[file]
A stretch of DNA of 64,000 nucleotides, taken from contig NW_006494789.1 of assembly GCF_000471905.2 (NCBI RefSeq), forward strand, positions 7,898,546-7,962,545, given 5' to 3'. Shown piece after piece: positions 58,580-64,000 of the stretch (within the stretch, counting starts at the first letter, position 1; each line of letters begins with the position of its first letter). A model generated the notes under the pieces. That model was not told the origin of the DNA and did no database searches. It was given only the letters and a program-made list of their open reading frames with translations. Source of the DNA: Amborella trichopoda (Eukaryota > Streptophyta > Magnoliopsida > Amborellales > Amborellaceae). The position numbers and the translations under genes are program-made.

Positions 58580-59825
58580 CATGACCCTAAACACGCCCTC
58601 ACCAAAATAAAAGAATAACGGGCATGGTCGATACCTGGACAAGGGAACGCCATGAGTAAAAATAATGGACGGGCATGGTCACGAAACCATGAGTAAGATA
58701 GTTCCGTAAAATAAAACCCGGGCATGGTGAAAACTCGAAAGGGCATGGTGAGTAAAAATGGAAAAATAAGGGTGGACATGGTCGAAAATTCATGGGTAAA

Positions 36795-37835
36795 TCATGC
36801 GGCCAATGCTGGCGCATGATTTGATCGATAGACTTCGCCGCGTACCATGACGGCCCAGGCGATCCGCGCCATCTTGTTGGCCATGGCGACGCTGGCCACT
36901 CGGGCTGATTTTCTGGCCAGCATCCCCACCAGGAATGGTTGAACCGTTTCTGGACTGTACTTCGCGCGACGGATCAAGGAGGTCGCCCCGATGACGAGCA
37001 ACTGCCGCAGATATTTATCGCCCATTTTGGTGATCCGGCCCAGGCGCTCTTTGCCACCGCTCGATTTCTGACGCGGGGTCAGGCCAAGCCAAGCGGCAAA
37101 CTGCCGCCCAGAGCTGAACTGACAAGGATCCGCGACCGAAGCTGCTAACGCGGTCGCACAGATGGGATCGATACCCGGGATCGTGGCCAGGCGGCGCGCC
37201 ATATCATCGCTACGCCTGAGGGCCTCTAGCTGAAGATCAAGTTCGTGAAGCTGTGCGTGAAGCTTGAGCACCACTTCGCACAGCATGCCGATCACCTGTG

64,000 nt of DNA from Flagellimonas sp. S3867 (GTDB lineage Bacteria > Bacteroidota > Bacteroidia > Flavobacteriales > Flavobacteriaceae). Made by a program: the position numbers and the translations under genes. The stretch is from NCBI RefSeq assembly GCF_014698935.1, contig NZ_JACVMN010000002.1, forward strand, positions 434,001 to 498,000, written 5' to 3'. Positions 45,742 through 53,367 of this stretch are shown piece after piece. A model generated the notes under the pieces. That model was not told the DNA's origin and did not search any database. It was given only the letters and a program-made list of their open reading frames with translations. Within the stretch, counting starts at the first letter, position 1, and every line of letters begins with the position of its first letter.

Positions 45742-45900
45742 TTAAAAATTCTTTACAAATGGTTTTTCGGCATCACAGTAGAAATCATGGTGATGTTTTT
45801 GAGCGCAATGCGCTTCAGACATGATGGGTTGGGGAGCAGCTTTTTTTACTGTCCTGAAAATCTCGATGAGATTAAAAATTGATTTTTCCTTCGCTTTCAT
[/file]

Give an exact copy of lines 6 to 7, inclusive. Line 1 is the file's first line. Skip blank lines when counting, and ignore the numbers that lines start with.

Positions 36795-37835
36795 TCATGC